The incredible Snetberger Music Talent Center in Felsoors, Hungary, has become something of a national treasure in the country. Comprised of a series of studios and apartment buildings, the center is renowned for its work nurturing the talent of outstanding musicians selected predominantly from Roma families in an example of inspiring social design. The institute was founded by the Hungarian jazz guitarist Ferenc Snetberger who established the center back in 2011 with the idea of instructing a group of exceptionally talented musicians from largely underprivileged backgrounds. Situated in the picturesque region of Balaton lake, around 2 hours from Budapest, the institute is made up of a collection of music facilities, performance spaces and dormitories designed to inspire students and to provide essential professional help for their futures.
In an era of economic instability, one of the largest challenges that the country faces is the integration of its Roma community. This group make up between 5-8 percent of the country’s overall population, and community building remains a sensitive and conflict-ridden issue. As a result the school chose its students mainly through auditions held around the country with the help of its well-respected teachers who are also Roma. Snetberger shares this background; raised in the city of Salgotarjan in the northeast of Hungary he was the youngest of a large family. He has said that the reward for this work in education is the inspiration the musicians give him and he recognizes the importance of the center in that work.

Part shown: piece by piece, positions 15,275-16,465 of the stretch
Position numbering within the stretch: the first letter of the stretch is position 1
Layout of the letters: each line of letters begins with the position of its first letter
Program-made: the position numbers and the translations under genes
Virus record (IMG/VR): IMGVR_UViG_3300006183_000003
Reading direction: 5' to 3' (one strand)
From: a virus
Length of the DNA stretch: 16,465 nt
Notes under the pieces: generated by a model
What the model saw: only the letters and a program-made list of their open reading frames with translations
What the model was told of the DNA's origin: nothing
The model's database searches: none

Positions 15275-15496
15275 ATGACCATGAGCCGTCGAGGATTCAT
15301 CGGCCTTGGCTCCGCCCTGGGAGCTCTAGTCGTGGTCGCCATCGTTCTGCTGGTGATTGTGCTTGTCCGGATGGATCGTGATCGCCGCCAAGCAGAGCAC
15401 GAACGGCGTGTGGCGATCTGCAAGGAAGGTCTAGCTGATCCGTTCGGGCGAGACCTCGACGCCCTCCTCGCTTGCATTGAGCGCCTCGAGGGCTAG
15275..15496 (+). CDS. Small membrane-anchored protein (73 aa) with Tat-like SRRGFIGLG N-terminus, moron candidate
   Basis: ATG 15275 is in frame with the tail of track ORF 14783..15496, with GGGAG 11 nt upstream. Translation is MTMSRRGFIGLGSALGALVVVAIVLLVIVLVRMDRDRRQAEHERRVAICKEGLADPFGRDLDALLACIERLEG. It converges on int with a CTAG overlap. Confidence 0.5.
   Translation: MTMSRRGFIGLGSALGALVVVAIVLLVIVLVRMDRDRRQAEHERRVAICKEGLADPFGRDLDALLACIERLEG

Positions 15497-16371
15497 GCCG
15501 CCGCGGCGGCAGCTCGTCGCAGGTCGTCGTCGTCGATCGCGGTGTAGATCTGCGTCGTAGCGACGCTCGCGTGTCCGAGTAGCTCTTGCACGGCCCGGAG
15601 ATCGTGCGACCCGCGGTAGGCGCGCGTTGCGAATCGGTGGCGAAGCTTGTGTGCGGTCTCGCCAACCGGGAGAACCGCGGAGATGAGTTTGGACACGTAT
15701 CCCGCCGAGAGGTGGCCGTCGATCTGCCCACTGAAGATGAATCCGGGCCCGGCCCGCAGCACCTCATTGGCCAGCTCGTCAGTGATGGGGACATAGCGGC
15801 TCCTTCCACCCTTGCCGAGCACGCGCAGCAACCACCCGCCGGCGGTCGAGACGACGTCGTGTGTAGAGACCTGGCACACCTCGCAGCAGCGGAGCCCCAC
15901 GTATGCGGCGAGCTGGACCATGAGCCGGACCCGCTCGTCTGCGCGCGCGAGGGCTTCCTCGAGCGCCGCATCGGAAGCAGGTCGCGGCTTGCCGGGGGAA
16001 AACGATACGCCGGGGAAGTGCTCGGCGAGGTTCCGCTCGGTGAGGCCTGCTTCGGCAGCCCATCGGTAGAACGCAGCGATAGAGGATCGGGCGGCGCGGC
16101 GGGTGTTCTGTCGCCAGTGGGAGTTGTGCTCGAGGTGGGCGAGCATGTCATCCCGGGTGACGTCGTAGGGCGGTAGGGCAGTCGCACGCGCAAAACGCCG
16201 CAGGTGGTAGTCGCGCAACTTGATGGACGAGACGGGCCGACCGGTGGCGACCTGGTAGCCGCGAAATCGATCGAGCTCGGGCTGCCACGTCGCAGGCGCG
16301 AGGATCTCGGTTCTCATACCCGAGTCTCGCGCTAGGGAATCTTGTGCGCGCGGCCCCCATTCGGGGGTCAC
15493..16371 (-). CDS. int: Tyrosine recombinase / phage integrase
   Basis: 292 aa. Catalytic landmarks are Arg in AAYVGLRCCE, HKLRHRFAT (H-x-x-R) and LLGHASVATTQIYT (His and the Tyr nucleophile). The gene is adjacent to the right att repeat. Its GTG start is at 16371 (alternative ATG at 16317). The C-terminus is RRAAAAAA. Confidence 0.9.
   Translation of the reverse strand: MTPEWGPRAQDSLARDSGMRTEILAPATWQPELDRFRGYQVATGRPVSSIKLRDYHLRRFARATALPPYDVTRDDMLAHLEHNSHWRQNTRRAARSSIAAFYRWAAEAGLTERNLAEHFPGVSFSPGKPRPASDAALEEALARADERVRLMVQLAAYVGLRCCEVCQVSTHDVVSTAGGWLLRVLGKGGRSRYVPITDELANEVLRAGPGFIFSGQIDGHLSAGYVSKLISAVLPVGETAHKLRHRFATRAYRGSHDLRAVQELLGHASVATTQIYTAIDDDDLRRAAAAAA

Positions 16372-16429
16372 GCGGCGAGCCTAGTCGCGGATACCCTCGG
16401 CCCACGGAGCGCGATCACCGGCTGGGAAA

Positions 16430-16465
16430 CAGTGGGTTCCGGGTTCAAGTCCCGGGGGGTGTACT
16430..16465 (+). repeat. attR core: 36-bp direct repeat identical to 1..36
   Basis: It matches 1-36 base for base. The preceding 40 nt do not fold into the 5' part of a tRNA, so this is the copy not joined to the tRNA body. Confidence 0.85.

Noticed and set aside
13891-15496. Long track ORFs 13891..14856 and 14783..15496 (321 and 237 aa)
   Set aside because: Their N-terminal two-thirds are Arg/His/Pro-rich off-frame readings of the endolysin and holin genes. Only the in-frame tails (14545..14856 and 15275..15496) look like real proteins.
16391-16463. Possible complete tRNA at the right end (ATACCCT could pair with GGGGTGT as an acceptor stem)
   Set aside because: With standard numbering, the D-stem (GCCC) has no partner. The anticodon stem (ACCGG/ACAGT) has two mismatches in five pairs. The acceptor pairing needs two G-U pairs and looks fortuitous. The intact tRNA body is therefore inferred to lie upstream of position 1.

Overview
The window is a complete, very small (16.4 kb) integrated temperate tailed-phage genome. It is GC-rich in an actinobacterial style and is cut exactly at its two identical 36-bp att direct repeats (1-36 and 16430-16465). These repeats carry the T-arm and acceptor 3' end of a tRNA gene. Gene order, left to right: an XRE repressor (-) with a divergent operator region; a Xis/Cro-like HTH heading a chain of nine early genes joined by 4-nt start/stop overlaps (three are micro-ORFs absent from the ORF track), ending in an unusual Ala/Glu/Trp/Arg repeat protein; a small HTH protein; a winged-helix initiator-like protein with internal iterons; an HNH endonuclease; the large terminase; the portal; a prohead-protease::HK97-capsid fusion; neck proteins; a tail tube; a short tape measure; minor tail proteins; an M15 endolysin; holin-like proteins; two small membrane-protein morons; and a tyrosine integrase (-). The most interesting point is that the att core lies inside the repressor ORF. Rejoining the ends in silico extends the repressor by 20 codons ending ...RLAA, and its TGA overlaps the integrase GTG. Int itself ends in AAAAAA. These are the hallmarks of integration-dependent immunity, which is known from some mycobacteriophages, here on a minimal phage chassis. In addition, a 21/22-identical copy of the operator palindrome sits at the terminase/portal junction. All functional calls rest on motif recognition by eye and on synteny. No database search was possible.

The center welcomes projects that work within the idea of integration through music and, last summer, supported the launch of an inspiring new project called Street Studio Hungary. Established by musician Vera Jonas and Brooklyn-based non-profit Found Sound Nation, the Street Studio brought together a collection of musicians who invited the public to participate in making music live in a range of street settings.
The Snetberger institute itself was constructed with funds from various institutions who recognized the importance of establishing such an institution. These included the Hungarian government, the EU, and the Open Society Institute lead by Hungary-born George Soros and the Norwegian Jazz Association.
Images via Helen Morgan